Conclusions and Relevance: In this randomized clinical trial of patients with nonspecific subacute or chronic LBP, standard OMT had a small effect on LBP-specific activity limitations vs sham OMT. However, the clinical relevance of this effect is questionable.
Trial Registration: ClinicalTrials.gov Identifier: NCT02034864.
|Rehab Clinician (OT/PT)|
A fairly well designed and conducted study on osteopathic treatments of low-back pain. A major weakness is the lack of blinding of the therapists, which admittedly is difficult to achieve. In addition, patients who had osteopathic treatments in the past may have known that they were assigned to the sham group because of the light touch technique that was adopted for that arm of the study. These patients should have been excluded from participation. Furthermore, significantly more patients discontinued intervention in the sham vs the standard group, which may have introduced bias. I agree with the authors that the missing-at-random data assumption may have been overly optimistic. Overall, I do agree with the final conclusions that osteopathic manipulations offer little to no benefit. This is a important finding that may be of interest to primary care physicians in guiding their approach to chronic low-back pain.
I don't think this is surprising.
Little that may be considered new here, with this study appearing to confirm what is already understood about manipulative treatment in sub-acute and chronic low back conditions; the putative therapeutic effect is small, short lived and of arguable clinical relevance. However, a further important question arises from that old and (I contend) limiting chestnut of an allegedly homogeneous group based on the symptom of low back pain that is, in reality, a notably heterogeneous group when considering the underlying specific causality, mechanism of injury, major injuring vector, pathoanatomy, concurrent degeneration and the constellation of confounding individual variables attached to the development and overlay associated with peripheral sensitisation and central modulation and sensitisation. I just wonder idly, whether anyone would or could accept the diagnosis of 'chest pain' and deliver a manipulative intervention (let alone drug) that purportedly addressed that symptom?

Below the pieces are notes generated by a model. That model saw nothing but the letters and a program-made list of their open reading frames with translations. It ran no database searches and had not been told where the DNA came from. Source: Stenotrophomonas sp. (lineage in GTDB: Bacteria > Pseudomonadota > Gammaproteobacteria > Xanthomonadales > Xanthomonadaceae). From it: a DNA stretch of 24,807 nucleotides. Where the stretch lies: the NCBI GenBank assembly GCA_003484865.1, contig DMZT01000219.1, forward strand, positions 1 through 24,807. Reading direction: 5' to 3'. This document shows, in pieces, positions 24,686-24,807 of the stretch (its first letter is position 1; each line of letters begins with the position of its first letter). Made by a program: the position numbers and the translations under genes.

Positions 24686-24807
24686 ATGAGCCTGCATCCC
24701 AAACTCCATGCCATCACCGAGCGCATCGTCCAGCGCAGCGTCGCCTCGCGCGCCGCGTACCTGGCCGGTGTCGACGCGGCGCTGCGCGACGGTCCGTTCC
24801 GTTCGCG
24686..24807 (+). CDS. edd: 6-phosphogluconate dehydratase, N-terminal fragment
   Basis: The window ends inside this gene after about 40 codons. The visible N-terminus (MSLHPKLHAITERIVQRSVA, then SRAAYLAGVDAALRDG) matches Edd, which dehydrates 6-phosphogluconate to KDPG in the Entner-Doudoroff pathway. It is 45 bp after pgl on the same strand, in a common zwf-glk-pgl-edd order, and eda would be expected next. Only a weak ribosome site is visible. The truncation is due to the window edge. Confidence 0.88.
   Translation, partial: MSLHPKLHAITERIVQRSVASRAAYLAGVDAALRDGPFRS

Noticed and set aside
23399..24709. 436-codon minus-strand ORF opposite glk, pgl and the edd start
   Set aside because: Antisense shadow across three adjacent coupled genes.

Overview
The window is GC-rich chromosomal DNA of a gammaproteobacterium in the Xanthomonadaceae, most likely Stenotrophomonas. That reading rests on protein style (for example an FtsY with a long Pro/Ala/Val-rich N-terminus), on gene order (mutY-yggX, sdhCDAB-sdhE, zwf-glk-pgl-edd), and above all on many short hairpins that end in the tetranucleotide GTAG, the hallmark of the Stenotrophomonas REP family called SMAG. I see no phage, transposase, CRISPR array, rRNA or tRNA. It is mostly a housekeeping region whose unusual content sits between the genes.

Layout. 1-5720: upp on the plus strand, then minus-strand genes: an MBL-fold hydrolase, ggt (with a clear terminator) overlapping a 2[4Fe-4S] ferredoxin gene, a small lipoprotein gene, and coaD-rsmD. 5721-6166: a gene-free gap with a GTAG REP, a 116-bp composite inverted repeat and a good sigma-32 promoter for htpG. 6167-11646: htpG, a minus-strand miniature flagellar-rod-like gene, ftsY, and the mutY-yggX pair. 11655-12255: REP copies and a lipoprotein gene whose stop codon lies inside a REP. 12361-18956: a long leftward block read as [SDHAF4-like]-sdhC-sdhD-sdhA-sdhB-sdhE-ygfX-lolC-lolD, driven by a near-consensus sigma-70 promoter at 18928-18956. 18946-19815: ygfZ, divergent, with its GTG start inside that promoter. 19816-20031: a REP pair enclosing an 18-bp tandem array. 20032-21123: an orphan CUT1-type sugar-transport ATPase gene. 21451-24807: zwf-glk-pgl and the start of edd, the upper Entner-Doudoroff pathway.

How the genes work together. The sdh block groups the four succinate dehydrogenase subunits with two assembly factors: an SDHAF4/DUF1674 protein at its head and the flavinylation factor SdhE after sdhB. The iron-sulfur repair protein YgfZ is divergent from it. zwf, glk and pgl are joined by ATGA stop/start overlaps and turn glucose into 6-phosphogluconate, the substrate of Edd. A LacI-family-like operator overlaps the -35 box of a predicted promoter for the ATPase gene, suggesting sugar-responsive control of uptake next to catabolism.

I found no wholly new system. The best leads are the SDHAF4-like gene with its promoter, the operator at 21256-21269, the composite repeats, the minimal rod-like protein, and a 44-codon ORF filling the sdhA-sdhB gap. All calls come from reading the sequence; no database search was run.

This is a well documented controlled trial. However the outcomes in this are predictable and this is overall not new evidence. There is already strong evidence for active instead of passive therapies for chronic pain. This study fails to include the best practice approach for chronic pains as part of their usual care.
This study reports relevant information about the magnitude of the osteopathic effects in LBP. The application of well designed RCTs allows to one identify with precision what-works and what-not-works in osteopathy.
This study used 3 and 12 month timeframes for capturing patient reported outcomes. Nonspecific chronic LBP without significant functional limitations did not respond better to manual intervention compared to the sham group. This agrees with other findings that low back pain patients tend to regress towards the mean after 12 months.